The first building I chose to blog on is Sarkeys Energy Center, located at the very northeast corner here on campus. As an engineering student, it is a building that I spend a lot of time attending class and studying in. My first encounter with the building, as a freshman on a tour, left me feeling intimidated at both its height and confusing interior organization. I liked the red brick exterior, but felt a little conflicted as to whether I liked the color on such a plain, undecorated structure. Inside, the lowest floor is underground and has dark hallways, leaving me with a feeling of being cut off from the rest of the world. However, this feeling is interjected when I enter a study area with a massive skylight, or venture further up in the building. Every space is utilized, whether for research labs, computer labs, or offices. Although not the most luxurious building on campus, it has many nooks and crannies that are perfect for studying. It also has a lot of familiar faces in professors and other students, so this building has started to feel less overwhelming and more like home.
Ive been working on the one and two point perspectives for this class and my first thoughts are how simple it is to make a drawing look so real on paper just by addressing the points needed to draw from. Personally i always found two point perspective really fun to play with creating different buildings with different perspectives. These types of drawing are a lot more fun for me to do than the negative space drawing or left hand drawings because theres more structure to the drawing and they look so real.
Although not typical buildings, cruise ships have amazing architecture. The first time I went on a cruise was the Disney Magic Cruise ship, and from the first moment I stepped onto it I was amazed. It was a lot to take in, but I spent much of the first day just observing all the details that went into every aspect of its structure and design. It was amazing, and I’m sure I wasn’t even able to see everything. Disney is the master of subtle inferences (like hidden Mickeys) and gearing things to appeal to families, kids, and everyone in ways they may not consciously recognize. The lighting, size of rooms, height of ceilings, EVERYTHING was an important aspect of making guests feel welcome and at home. It also amazed me how much they were able to fit into not that large a space. Two theaters, over ten restaurants, teen and kids club, and lodging for over 2500 people and more on one ship.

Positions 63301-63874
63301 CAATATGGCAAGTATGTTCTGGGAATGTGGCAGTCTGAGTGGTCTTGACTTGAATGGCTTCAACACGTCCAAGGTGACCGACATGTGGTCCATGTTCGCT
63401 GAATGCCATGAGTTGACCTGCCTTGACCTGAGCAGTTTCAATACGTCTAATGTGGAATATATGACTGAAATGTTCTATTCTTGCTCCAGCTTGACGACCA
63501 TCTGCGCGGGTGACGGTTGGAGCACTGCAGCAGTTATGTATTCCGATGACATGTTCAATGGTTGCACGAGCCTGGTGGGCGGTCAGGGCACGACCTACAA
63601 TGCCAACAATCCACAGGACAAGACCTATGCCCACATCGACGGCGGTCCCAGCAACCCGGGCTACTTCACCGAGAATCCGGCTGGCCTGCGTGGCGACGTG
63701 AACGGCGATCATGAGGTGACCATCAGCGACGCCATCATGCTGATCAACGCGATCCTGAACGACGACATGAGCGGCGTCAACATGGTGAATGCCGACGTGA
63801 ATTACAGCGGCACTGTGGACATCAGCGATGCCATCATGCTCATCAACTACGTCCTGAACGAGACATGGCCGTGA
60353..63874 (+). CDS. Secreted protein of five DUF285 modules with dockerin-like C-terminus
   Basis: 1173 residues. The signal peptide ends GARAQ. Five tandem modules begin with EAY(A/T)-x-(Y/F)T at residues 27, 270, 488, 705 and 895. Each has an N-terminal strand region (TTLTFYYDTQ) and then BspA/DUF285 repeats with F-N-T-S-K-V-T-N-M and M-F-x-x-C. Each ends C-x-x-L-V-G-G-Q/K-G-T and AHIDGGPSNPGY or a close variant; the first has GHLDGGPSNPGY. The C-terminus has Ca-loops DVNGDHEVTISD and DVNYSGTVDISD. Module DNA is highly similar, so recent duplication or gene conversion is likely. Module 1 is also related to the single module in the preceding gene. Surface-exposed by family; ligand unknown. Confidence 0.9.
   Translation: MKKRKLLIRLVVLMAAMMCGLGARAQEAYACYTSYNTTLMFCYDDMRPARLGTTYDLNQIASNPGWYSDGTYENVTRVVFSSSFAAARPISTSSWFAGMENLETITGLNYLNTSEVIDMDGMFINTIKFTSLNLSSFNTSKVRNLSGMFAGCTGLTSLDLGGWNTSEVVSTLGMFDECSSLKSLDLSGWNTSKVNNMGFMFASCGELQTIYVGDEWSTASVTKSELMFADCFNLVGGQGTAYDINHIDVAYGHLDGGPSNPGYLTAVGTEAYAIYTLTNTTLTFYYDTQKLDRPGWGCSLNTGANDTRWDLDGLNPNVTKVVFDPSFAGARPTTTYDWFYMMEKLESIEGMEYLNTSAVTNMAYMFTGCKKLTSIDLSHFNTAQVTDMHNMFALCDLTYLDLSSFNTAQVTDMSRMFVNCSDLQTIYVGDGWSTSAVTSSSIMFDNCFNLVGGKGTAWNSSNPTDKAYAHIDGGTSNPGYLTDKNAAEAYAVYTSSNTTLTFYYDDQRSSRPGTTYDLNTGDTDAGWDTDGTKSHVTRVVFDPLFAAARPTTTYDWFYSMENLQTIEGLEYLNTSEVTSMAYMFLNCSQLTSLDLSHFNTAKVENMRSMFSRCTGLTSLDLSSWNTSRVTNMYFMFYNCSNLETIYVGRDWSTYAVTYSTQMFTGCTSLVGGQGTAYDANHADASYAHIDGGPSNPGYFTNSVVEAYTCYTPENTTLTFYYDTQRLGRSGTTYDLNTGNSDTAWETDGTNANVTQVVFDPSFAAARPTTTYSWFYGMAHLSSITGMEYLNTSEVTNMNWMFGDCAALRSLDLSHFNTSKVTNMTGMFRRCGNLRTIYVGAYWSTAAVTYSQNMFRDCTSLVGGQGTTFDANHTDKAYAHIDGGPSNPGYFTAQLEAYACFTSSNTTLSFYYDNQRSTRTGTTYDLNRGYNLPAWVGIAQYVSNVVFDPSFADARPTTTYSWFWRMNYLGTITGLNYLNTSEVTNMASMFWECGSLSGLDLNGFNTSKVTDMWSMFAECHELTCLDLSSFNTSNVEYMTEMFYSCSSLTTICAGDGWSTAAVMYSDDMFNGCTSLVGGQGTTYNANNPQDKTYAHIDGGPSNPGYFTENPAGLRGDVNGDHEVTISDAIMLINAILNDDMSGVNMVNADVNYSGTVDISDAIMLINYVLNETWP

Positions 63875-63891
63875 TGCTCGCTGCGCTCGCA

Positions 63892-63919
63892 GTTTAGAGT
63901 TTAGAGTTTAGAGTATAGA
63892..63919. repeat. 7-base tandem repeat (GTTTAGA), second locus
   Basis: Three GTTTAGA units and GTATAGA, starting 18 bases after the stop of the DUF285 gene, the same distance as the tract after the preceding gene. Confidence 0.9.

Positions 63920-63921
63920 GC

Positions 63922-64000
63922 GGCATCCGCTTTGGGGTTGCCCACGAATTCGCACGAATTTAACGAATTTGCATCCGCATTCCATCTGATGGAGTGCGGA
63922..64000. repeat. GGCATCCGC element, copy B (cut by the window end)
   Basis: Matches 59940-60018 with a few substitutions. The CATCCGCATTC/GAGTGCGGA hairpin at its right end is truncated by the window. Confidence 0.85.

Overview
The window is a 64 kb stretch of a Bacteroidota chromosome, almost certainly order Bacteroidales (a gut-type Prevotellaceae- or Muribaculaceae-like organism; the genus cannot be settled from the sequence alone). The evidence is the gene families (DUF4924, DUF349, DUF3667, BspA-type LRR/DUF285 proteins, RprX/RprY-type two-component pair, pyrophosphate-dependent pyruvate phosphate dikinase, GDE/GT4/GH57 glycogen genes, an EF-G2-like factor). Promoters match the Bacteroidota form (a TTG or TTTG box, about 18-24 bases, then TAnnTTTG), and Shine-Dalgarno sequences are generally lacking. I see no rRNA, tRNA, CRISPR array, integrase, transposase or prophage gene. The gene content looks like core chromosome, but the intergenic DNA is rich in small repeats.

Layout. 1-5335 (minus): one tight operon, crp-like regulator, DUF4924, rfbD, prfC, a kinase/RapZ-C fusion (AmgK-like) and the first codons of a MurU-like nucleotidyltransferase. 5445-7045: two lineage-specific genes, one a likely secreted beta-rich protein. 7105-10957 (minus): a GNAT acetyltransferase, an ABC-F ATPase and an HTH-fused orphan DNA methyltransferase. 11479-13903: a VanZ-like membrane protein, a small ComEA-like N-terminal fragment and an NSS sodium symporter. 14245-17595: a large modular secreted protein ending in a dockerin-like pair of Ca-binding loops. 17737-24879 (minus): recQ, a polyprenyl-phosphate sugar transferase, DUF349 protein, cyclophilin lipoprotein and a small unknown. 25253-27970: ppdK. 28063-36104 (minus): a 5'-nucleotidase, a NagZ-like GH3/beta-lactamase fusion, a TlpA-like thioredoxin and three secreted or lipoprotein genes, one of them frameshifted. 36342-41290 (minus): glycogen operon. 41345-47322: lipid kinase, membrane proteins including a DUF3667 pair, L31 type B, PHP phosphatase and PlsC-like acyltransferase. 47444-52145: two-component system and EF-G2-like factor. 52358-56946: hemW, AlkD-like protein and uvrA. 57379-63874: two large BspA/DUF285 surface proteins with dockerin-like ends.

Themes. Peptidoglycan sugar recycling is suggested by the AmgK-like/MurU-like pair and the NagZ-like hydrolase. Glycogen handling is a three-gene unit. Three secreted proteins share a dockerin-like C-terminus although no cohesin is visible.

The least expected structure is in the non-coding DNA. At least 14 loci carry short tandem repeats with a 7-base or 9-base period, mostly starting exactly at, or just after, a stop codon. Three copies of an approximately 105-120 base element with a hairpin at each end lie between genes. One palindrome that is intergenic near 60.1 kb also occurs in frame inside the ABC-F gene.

Recognized as one of the most magnificent architectural landmarks in America, Trinity Church dates from 1870s and still is one of the oldest and beautiful pieces surrounding Boston, Massachusetts. The exterior masterpiece is an example of “Richardsonian Romanesque” design, named after its architect, H. H. Richardson. The interior and more specifically the stained glass window work was a multiple art piece from both European and American artists. Both in and outside, the building brings some nostalgic feelings of something found not long time ago, but one of its kind in a new- modern city of Boston. Born in the oldest town in Europe, I have always had an appreciation for beautiful, old architectural buildings that remain through all these years. It pleases me to see some of this beautiful style in Boston.
This hotel, I think, is absolutely gorgeous. It’s very memorable to me because one of my favorite proms was held there, in the gorgeous ballroom upstairs. Our prom theme was The Great Gatsby (like every single high school prom theme that year) and the ballroom was decorated in an old timey art deco black and gold theme. The historically modern hotel, built in 1911, sits in the heart of downtown OKC and is an absolutely beautiful building. Countless windows and lights at the top of the hotel to illuminate the designs and decorative points at the top. The scandalous rumors of ghosts haunting the hotel aren’t anything to joke about either! Curved walls sit between straight borders of the hotel, and overall it is easily one of my favorite buildings.
The first building for my blog is the Gwang-an Bridge(Diamond Bridge) located at Gwang-an beach in Busan, South Korea. This Diamond Bridge was built in 2002. It is the largest bridge over the ocean in Korea. It is equipped with artistic light, the bridge showcases splendid light that changes every day and every season. The bridge offers majesty beauty combined with nearby attractions during the day and a romantic atmosphere at night, attracting many tourists and residents as well. The reason why I selected this architecture was that this is my favorite site that I usually go to. This is also located at my town that I grew up. I used to hang out with my friends and spent good time with my family at Gwang-an beach by looking the Diamond Bridge. Whenever I pass by the Diamond Bridge, I always admire this architecture. My favorite factors of this bridge is it looks stable, magnificent, and light from the bridge which makes the ocean shine.